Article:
Going Green

Light Bulb Technology Changes With The Times

As we set our clocks forward, a time change originally designed to preserve daylight, it is worth thinking about other lighting changes we make for preservation. You have likely heard about the upcoming changes to the standard light bulb. With the push to move away from incandescent lighting, which uses a great deal of energy, there are a few things you should know.

A Bit of Background

The number that most people consider when buying a light bulb is its wattage. The primary misconception here is that wattage does not measure the brightness of the bulb (which is actually measured in lumens), but the amount of electricity used. So when you buy a 100 watt bulb, as opposed to a 60 watt bulb, you are using more electricity but not necessarily getting more light. While traditional incandescent bulbs may have generally been brighter the more energy they used, the newer, more energy efficient bulbs don’t necessarily follow that curve.

An Introduction to LED’s

Electric light bulb and a plant inside it as symbol of green energyLED lighting is experiencing an increase in mainstream usage. LED bulbs are more efficient than any other source of light in the marketplace. In their early stages, LED lights tended to have a stigma about the color of light they produced (cooler/stark light). However, LEDs have improved a great deal in recent years

LED’s have come a long way in color rendering index (CRI). CRI determines the color value a light bulb will give off, measured in Kelvin rating. LED’s now come in a variety of Kelvin ratings to accommodate matching color tones in light values to other bulbs you may have in your home. For example an LED with an approximate 3,000 Kelvin rating will be warmer and closest to your standard incandescent light bulb.

The energy benefits to LED lights are great. A traditional 60-watt bulb gives off 800 lumens of light while to produce the same 800 lumens an LED light need only use 10 watts. According to the Environmental Protection Agency, if every household replaced just one standard incandescent bulb with an “Energy Star” rated LED or CFL (compact fluorescent) bulb, Americans would save close to $700 million per year in energy costs.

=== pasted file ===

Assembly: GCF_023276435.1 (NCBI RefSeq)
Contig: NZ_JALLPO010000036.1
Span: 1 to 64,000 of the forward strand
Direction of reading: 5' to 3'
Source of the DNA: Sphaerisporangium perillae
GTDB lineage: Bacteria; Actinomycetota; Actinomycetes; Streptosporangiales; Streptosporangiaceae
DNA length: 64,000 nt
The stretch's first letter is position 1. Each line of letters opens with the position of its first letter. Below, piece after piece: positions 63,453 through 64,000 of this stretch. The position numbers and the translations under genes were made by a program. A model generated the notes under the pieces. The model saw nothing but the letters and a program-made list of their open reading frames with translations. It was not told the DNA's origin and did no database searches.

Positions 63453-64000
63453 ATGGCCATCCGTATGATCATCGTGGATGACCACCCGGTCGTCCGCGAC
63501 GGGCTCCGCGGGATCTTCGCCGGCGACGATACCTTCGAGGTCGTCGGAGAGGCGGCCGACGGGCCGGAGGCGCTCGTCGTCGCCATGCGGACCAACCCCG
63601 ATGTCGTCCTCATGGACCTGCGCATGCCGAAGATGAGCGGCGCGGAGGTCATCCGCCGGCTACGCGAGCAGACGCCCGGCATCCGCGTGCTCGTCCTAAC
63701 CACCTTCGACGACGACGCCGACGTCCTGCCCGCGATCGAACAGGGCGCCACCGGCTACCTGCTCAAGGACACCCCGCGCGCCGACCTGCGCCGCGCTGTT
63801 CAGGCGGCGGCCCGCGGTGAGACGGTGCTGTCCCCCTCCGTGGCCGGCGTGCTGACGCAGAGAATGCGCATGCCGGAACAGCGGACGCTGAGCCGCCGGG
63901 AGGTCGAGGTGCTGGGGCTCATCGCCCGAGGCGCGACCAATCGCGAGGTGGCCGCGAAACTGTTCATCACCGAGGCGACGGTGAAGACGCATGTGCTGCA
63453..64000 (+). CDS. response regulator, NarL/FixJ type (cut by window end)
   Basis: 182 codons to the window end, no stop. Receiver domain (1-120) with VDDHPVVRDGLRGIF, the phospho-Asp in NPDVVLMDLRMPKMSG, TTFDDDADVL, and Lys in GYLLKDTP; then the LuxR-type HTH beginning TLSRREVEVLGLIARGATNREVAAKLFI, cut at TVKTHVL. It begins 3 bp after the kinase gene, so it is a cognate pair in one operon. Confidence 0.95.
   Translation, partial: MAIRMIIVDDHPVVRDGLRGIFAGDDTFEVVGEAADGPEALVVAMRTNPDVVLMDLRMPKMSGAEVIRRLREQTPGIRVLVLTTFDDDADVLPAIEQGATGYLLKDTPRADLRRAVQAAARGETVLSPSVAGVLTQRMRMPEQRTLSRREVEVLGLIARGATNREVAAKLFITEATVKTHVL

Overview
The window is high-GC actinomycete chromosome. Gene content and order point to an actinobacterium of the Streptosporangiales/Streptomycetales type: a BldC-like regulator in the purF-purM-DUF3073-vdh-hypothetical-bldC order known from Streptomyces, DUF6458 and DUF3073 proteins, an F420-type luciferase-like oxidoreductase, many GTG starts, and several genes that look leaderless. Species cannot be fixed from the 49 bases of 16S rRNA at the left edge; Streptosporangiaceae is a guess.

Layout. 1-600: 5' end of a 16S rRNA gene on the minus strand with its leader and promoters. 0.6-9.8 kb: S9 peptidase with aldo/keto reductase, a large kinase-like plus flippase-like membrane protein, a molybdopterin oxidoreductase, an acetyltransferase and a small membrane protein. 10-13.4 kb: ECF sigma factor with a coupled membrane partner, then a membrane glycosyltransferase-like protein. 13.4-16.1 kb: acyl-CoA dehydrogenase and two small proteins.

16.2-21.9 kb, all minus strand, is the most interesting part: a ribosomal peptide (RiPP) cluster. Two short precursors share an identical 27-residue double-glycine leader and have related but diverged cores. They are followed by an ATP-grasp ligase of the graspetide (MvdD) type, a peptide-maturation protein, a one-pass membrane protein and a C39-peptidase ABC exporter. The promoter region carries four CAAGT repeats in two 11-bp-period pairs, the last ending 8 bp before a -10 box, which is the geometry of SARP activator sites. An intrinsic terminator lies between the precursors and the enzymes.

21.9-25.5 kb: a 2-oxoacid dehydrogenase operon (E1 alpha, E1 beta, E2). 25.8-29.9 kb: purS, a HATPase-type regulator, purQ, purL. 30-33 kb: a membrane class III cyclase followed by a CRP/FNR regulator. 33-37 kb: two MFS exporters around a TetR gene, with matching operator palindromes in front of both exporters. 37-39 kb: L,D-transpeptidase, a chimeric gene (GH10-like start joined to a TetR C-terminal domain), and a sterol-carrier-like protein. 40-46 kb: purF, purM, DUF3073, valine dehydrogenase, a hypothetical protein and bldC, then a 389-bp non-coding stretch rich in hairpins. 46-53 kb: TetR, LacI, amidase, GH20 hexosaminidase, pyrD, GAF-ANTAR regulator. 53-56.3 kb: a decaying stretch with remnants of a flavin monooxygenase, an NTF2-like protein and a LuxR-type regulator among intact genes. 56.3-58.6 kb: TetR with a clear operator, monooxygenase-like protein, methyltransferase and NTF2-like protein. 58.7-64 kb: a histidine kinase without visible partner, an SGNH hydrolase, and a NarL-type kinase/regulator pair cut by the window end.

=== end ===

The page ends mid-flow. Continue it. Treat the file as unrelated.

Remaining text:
Other Lighting Considerations

Many light fixtures have a safety rating that implies a maximum wattage allowed (i.e. do not exceed 60 watts). Using an energy-efficient bulb such as an LED, or a CFL will allow you to get more light out of those fixtures. For example, you can put 23-watt CFL in a 60-watt fixture. This bulb will give off as much light as an incandescent 100-watt bulb and not max out the light fixture.

Another consideration is longevity. Although some of these bulbs tend to be more expensive, they last much longer than your standard bulb. An LED light bulb is projected to last 50,000 hours, opposed to an incandescent, which lasts only about 1,200 hours.

Fortunately these prices are coming down as these new technologies become more mainstream. The LED bulb that replaces the old 60-watt incandescent used to cost $40 just a few years ago. Now the price is down to about $10. Here is a link to a great source by eartheasy.com that shows a comparison chart vs. savings per every 50,000 hours.

Questions

Although adapting to new technologies can often be intimidating, don’t feel reluctant to dive into this new trend. It is not only beneficial to the environment, but to your wallet as well. Any hardware store associate should be able to point you in the right direction should you have any questions. Just remember the basics: don’t exceed your wattage per fixture (which will be difficult if you are opting to use the new technologies), consider the Kelvin rating (the higher the rating the warmer tone the color will be), and don’t be afraid to try new things! This technology is phasing in, and the old is phasing out, so take advantage of all the new products have to offer. It’s worth it!